Emory Law Journal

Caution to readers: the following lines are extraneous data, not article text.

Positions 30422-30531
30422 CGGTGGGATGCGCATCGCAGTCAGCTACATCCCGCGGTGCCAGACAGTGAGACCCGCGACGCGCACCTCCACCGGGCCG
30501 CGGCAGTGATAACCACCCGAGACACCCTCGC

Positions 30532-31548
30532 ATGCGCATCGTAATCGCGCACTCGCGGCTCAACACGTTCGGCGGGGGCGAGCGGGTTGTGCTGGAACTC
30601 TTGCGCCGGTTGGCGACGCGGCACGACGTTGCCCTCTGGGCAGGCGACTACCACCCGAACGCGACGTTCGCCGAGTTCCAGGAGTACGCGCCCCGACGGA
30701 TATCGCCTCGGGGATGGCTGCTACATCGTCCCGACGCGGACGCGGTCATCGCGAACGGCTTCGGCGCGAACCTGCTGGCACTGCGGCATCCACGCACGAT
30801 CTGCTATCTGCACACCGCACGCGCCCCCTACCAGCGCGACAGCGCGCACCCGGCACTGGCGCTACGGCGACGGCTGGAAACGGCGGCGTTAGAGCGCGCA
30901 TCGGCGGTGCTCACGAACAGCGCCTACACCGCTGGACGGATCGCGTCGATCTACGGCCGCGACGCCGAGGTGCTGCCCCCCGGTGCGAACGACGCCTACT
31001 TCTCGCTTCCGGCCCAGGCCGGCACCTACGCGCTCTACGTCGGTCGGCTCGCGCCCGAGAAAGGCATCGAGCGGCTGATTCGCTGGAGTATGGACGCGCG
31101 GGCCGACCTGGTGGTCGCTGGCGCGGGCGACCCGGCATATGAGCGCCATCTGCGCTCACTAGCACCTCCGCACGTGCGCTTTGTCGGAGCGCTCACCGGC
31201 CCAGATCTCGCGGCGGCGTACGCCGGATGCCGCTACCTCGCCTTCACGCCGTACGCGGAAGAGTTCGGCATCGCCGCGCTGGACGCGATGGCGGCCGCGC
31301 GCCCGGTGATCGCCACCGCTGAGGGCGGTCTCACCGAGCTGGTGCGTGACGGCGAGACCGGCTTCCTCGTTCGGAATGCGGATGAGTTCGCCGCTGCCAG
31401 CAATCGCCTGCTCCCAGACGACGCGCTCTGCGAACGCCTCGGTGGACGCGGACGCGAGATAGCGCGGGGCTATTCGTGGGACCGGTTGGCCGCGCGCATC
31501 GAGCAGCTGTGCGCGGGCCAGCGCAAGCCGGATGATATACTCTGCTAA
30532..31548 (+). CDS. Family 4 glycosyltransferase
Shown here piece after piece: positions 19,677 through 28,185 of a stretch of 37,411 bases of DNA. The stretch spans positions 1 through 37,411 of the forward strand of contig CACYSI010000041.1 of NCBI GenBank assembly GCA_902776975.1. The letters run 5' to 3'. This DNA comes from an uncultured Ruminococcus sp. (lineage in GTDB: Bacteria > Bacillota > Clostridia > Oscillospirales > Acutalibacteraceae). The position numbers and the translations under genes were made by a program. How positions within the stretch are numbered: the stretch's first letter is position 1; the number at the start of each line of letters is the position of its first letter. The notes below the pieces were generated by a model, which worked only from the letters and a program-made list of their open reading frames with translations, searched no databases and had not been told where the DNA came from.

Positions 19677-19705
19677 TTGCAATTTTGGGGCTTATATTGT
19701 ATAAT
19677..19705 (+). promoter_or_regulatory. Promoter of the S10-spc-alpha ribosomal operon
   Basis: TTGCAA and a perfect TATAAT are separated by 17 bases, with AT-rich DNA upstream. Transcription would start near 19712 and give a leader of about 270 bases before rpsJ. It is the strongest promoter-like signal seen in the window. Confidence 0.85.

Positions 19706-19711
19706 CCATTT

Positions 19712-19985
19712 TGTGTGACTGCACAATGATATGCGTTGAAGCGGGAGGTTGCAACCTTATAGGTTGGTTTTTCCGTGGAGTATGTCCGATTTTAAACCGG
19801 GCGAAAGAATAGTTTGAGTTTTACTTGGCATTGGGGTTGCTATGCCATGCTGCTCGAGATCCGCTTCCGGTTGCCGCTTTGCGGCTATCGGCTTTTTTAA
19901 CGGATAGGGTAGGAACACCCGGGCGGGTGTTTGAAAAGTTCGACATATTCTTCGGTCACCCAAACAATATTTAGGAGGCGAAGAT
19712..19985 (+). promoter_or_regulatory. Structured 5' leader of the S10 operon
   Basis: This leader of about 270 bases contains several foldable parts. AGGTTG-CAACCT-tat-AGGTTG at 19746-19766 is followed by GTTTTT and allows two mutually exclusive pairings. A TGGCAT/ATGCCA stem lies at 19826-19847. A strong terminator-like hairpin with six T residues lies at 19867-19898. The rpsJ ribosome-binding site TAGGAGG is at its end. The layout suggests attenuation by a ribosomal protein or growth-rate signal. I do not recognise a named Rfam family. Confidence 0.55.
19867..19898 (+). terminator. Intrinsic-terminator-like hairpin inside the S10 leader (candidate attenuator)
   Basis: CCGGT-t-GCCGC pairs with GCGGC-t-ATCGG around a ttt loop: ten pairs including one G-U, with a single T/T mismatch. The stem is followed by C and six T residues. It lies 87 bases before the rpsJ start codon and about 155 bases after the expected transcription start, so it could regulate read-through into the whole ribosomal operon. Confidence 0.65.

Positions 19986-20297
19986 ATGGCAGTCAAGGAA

As governments around the world increasingly turn to contractors to provide government services in the sphere of military and foreign affairs, significant problems of accountability arise. Traditional public governmental mechanisms of regulation and accountability, as well as accountability through litigation, are often inadequate or unavailable. International legal instruments similarly offer only minimal enforcement of human rights or other public-regarding norms, and in any event they may not always apply to nonstate actors. As a result, we must find new forms of public/private governance and oversight in this rapidly expanding area of military and quasi-military operations.